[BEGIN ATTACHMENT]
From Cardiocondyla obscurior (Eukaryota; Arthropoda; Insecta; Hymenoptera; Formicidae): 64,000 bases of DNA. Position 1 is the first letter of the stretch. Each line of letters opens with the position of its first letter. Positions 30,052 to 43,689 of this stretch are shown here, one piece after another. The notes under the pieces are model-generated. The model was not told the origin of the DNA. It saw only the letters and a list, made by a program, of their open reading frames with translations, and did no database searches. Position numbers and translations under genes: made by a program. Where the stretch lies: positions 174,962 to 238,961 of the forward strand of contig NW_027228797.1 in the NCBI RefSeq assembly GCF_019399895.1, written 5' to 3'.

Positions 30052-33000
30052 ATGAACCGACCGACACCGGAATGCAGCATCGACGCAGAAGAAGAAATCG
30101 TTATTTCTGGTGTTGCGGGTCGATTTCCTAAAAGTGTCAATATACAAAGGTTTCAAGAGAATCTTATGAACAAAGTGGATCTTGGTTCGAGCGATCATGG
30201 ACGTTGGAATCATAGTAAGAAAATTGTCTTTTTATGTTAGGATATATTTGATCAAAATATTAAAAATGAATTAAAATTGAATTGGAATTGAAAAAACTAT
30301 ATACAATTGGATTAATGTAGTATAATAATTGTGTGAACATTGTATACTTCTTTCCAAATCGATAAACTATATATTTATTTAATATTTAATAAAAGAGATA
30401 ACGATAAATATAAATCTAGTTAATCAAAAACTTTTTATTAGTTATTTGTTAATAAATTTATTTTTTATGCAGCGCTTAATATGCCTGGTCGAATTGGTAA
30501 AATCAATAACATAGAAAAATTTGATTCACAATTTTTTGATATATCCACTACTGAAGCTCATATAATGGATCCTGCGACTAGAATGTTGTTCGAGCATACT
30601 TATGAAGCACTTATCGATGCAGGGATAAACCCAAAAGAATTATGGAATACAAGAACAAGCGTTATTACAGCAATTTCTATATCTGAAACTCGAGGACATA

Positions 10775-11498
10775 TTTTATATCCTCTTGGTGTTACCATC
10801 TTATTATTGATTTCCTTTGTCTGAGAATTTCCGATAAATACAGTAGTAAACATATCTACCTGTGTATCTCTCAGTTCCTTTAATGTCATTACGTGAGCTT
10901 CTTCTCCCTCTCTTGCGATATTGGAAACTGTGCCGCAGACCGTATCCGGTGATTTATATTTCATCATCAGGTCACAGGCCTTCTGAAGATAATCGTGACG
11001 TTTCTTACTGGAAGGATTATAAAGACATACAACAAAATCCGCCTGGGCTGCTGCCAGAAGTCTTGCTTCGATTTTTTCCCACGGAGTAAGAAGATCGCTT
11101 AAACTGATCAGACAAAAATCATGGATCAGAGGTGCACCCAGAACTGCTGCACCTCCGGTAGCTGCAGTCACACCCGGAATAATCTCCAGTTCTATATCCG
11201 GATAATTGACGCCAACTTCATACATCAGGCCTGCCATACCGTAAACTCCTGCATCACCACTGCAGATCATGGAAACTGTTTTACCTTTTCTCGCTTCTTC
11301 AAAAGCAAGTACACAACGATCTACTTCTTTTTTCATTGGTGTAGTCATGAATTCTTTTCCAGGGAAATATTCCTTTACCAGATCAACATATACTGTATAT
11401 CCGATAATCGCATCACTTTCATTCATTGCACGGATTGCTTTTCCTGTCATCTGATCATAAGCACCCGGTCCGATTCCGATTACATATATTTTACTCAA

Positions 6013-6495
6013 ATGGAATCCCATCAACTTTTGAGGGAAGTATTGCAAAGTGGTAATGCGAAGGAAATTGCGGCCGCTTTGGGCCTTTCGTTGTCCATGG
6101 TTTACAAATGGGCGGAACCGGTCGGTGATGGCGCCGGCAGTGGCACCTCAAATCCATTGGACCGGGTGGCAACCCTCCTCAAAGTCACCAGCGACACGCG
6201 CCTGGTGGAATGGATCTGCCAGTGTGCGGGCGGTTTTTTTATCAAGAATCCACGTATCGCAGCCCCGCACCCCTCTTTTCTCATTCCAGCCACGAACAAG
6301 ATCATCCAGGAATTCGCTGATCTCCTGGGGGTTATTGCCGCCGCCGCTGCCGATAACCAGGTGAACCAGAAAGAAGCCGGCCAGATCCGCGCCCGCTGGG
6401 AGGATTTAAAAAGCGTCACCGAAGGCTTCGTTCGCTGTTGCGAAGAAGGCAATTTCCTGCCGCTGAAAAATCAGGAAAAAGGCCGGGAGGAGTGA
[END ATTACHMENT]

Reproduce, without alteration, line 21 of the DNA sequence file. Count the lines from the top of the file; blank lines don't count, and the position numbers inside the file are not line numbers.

6101 TTTACAAATGGGCGGAACCGGTCGGTGATGGCGCCGGCAGTGGCACCTCAAATCCATTGGACCGGGTGGCAACCCTCCTCAAAGTCACCAGCGACACGCG